Bob Herbert's column this morning, "Spies Like You and Me" (New York Times), is well worth a read. It's a relief to see anyone draw the line on abusing undocumented workers, but because of the skill with which Republican hate mongers have pitted African American workers against Hispanic workers, it's especially good to see an African American draw the line.
Regarding a question posed to Democratic presidential candidates, Herbert wrote:
'You interview a number of applicants,' Mr. Inskeep said. 'They all seem very nice. They seem like they would take care of the kids. But it would appear that their documents may not be in order. What would you want an American to do?'I love this. I love it that Herbert has taken the matter from the fairly austere confines of labor to the heart of the matter: family.
Their documents may not be in order.
Mr. Inskeep didn’t make clear what should trigger the suspicions of such oh-so-solidly American parents, causing them to scrutinize an applicant’s papers with a thoroughness worthy of Sherlock Holmes. Might it be a skin tone darker than Paris Hilton’s? Or maybe an accent, like that of my Aunt Lottie, who came here from Barbados?
You wouldn’t have wanted to face my family if you were some rat who tried to turn in my Aunt Lottie.
Because (how my aunt would have hated my beginning a sentence with "because") the fact is that human beings can't be plucked out of our lives like lightbulbs from a carton. We have connections. No matter how much Lou Dobbs and Tom Tancredo would like to paint undocumented workers as diseased, demented aliens here to undermine all we stand for, the truth is that they have connections. They are linked to us not just by virtue of our common humanity and our common goals. They are linked, here and abroad, to families. Like Aunt Lottie, they make our lives whole.
They are our gardeners, our maids, our bricklayers, our busmen, our cooks, our nannies, our grocers, our friends. They own that fantastic Mexican restaurant we're proud to introduce to out-of-town visitors. They wash our cars, roof our houses, asphalt our streets. They own the fabulous Filiberto's around the corner. They are the unremarked bricks in the foundation we take for granted. In this way, if no other, we are connected. I see their faces every time I stop for the world's best chicken burrito or have a yen for carne seca. I see the same faces once a week, like clockwork, as they care for my neighbor's yard. We are connected. The work they do improves the quality of my life, preserves my most prized possessions, and makes me safer.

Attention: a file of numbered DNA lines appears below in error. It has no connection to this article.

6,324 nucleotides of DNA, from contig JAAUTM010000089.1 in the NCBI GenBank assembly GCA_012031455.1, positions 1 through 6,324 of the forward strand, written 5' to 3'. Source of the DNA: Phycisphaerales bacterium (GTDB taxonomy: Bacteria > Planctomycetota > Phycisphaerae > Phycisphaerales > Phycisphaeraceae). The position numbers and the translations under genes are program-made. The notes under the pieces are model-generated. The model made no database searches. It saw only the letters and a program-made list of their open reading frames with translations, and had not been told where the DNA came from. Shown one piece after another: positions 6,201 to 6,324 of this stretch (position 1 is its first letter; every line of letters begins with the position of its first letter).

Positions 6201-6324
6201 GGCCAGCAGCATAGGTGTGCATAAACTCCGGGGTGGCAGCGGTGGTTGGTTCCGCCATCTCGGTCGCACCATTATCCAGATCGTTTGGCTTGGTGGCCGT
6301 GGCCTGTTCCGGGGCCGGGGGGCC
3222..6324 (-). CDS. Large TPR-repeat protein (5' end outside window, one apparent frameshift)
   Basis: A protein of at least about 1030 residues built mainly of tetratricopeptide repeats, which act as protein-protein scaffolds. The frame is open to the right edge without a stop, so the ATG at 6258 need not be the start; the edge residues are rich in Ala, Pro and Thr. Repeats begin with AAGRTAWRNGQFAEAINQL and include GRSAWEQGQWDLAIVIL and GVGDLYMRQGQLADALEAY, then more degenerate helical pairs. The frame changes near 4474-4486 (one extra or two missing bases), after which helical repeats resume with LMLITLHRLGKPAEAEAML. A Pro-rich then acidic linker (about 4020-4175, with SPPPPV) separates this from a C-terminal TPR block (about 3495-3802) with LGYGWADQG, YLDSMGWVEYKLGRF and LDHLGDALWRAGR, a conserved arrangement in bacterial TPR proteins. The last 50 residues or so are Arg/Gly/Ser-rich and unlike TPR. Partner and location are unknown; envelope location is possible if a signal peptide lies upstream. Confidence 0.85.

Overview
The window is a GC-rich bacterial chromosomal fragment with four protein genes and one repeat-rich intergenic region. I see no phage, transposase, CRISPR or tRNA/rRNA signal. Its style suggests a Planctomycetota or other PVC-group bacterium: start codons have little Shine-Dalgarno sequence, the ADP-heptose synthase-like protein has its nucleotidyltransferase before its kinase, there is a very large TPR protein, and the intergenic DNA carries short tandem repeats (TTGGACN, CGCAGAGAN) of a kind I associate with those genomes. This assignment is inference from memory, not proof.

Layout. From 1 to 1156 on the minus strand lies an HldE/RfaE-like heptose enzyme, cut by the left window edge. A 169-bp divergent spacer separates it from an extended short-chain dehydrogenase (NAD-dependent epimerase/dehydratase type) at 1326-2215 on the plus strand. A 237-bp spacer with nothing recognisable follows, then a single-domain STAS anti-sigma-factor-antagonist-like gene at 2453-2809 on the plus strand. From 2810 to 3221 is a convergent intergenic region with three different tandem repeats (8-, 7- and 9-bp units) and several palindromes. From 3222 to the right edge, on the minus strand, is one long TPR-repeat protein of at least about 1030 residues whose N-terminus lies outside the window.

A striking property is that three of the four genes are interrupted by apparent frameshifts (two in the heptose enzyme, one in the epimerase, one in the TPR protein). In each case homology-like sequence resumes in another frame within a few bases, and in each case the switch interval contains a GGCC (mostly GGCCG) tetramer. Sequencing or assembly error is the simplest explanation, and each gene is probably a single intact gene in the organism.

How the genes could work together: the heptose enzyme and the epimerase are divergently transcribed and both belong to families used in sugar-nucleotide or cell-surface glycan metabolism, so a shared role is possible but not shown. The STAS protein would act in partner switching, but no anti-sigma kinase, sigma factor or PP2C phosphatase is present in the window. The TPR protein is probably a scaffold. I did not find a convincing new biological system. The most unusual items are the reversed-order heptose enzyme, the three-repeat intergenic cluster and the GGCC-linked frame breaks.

There's something of every one of them in everything they touch, and so, as they touch my life, they are a part of its tapestry--invisible as a single stitch and just as essential.
So, if we do violence to them, we do violence to ourselves. If we pluck them out by the roots without some means of closing the wound, we hurt them and we hurt ourselves. That is the way of the world, although I do admit that sometimes it takes an awfully long time for karma to come around and make the point in a way that we understand.
If we don't extend to undocumented persons the protections of law, civil rights, humane treatment, due process, and compassion, we tear at the tapestry that makes our lives what they are, our towns and cities what they are, our families what they are, and our country what it is. If we don't acknowledge all the reasons they're here and all the ways we enabled and exploited them for all these decades, we lie in our souls, as well, and in all these ways, we store up a generation of rage and retribution. It is said that an exploited person will get your attention one way or another.
Of course Herbert's larger point is that the idea that we are obligated to report someone we suspect of being an undocumented immigrant is obnoxious and abhorent. It is.
Paradoxically, it is also fatal to the ideal of justice we claim to revere. Precisely here, in this kind of minding someone else's business, "duty" is unmasked as self-righteous ignorance and meddling. This busybodyness doesn't uphold our liberty and way of life. On the contrary. It wrecks their very foundations, which are trust and justice. It is precisely this supercilious piety that Lillian Hellman exposed and condemned in her play, "The Children's Hour." In case you're unfamiliar with it, it's about what happens--to everyone--when a student accuses two teachers of lesbianism.
That's also the world of the infamous and disgraced House Unamerican Activities Committee(HUAC). It's not the kind of world I wish to inhabit, and it's not my idea of justice or my idea of truth.
The notion that we are here to police each other not only contradicts my understanding of the Constitution and Bill of Rights. Significantly, it also goes directly counter to one of the wiser admonitions in the Bible: "You hypocrite, first take the log out of your own eye, and then you will see clearly to take the speck out of your brother's eye." (Matthew 7:5)
The point there, as I understand it, isn't merely that the accuser is a hypocrite, which of course he is, just as we are when we ignore our own multitudinous triflings with the law and jump all over someone else's desperate misstep. The point is also that we mortals are just not in a position to know all the consequences of our actions. We just don't know all the ways we're connected, and so we can't gauge the extent of the damage that we can do when we act without mercy, patience, integrity, or understanding.
Giving license to witch hunts might make sense in a mean-spirited, totalitarian Republican world, but that's not the kind of world I want to live in. Not now, not ever.